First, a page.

The Steyr AUG is a classic bullpup design that saw a lot of success in the early days of the modern bullpup. It remains a high-quality rifle choice to this day. The AUG is not super common, but still produced and available to you, me, and every other average Joe. The Steur AUG is a short-stroke gas piston bullpup designed to use a proprietary magazine. The modern AUGs can use STANAG magazines, although you lose some of the AUG’s charm, including the ability to swap it to left-handed use. 

Steyr Aug bullpup rifle OD green
Steyr Aug bullpup rifle OD green

The AUG is a very modular rifle with an easy and quick-change barrel. This makes conversions to various calibers easy at the user level. It also allows you to swap to different-length barrels with heavy and SBR options available. Most AUGs are 5.56, but .300 Blackout and 9mm exist as well. AUGs either come with an integrated optic or a rail to add your own, and I suggest adding your own. 

The AUG is a very proven platform with a long history of success. It’s still used by several military forces, and modern variants are very capable rifles. 

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K&M M17S 

K&M took the idea for the Bushmaster M17S and pushed it forward into a reliable, lightweight, and downright awesome bullpup rifle. The K&M M17S is a dark horse when it comes to bullpup rifles, and it certainly deserves more attention. It uses the classic short-stroke gas piston design with an adjustable gas system. The rifle uses a few standard AR parts, including the magazine catch, grip, springs, and pins, as well as an AR extractor, ejector, and AR magazines.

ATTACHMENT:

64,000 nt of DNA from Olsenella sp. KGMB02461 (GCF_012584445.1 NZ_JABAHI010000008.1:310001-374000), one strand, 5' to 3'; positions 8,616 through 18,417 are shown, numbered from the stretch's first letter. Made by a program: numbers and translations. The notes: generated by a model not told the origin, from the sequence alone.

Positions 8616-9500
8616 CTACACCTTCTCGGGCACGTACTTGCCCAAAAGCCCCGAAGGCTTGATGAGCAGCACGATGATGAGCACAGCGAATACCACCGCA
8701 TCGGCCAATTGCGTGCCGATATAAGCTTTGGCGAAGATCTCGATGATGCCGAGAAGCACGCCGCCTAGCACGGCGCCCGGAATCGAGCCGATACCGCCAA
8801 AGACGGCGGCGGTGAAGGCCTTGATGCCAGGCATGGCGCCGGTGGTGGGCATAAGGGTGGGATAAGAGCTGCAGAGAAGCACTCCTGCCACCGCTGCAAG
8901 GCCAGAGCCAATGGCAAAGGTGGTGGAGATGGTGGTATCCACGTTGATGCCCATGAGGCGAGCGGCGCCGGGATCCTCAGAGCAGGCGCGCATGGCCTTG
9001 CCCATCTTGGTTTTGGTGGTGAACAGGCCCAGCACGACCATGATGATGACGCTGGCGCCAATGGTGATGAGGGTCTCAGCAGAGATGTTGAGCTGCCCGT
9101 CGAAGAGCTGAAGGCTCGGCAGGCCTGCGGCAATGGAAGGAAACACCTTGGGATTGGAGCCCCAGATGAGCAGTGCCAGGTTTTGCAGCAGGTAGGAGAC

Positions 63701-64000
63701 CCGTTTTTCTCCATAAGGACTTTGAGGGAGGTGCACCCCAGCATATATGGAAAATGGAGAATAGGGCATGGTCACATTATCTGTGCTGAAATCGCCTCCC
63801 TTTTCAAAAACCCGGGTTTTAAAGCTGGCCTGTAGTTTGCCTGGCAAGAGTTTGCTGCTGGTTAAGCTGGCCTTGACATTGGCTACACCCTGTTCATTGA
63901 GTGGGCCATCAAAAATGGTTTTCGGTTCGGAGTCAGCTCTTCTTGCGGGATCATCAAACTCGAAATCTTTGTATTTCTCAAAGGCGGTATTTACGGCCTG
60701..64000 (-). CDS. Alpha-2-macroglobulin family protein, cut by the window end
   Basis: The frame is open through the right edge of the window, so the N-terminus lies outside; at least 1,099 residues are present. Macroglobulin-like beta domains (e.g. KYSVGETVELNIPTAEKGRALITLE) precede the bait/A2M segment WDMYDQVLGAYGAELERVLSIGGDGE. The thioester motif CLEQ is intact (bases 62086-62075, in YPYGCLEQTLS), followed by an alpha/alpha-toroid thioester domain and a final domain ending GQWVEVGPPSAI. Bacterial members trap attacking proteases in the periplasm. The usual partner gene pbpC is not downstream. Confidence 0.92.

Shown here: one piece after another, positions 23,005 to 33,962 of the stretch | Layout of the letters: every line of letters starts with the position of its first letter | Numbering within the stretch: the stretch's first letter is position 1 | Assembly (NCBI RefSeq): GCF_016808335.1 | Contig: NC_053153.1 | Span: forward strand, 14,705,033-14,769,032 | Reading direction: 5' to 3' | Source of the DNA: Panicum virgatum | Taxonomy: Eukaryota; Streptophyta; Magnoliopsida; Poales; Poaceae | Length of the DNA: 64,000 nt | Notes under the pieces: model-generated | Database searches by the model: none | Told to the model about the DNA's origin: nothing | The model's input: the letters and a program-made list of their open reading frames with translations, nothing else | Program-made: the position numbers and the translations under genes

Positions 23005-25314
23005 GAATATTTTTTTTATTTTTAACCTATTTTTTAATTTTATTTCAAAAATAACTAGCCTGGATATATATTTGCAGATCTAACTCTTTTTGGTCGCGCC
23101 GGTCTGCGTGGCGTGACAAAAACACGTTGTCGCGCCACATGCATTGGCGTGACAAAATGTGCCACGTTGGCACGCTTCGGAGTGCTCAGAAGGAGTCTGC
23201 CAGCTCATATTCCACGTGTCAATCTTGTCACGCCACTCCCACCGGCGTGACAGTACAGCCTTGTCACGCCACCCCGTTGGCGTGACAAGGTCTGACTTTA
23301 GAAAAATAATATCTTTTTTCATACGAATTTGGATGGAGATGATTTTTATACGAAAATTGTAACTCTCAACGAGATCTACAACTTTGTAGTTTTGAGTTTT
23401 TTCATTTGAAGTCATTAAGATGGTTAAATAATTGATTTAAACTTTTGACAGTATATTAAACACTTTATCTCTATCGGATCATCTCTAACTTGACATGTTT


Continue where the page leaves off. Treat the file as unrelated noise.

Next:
K&M M17S bullpup rifle in 5.56
K&M M17S bullpup rifle in 5.56

It’s optics and accessory-ready, with a modern layout and easy ergonomics. What’s great is that K&M figured out how to make a good bullpup trigger. Their patented linkage results in a 4 to 5-pound trigger that is user adjustable. It’s insanely nice. The downside is that it’s not left-hand friendly by any means. The rifle is currently produced in 5.56 and 7.62 NATO, with .300 Blackout on the way. 

See More A Bullpup That Does Not Suck? The K&M Arms M17S .308 – Full Review

Shotguns

Short weapons make sense for close-range combat, and bullpups are as short as they can get. Shotguns also make sense for close-range shooting, so why not bullpup your shotgun? As a shotgun guy, I love these guns. 

KelTec KS7 

I’ll start with the most affordable option for bullpup shotguns. The KelTec Ks7 is a pump action shotgun derived from the KSG. However, it has a simpler design with a single tube to make a very lightweight and handy shotgun. The KS7 proved to be reliable and easy to shoot .it’s also incredibly light and shorter than a Mossberg Shockwave. 

Keltec KS7 Bullpup shotgun
Keltec KS7 Bullpup shotgun

While the carry handle seems goofy, it does work well and offers you several M-LOK slots for numerous accessories. It’s easy to swap for an optics rail if you so choose. The KS7 offers ambidextrous controls, and a bottom ejection design makes it friendly for right and left-handed shooters. 

See More KelTec’s KS7 Bullpup Shotgun

SRM 1216

The SRM 1216 might not be a true bullpup. The action is above the trigger, not forward or necessarily rearward, but I’m counting it. The SRM 1216 is the space shotgun of the future. It holds 16 rounds in a forward-mounted magazine that features four separate magazine tubes. There are no box magazine downsides, and you can easily rotate from tube to tube to constantly keep the gun running.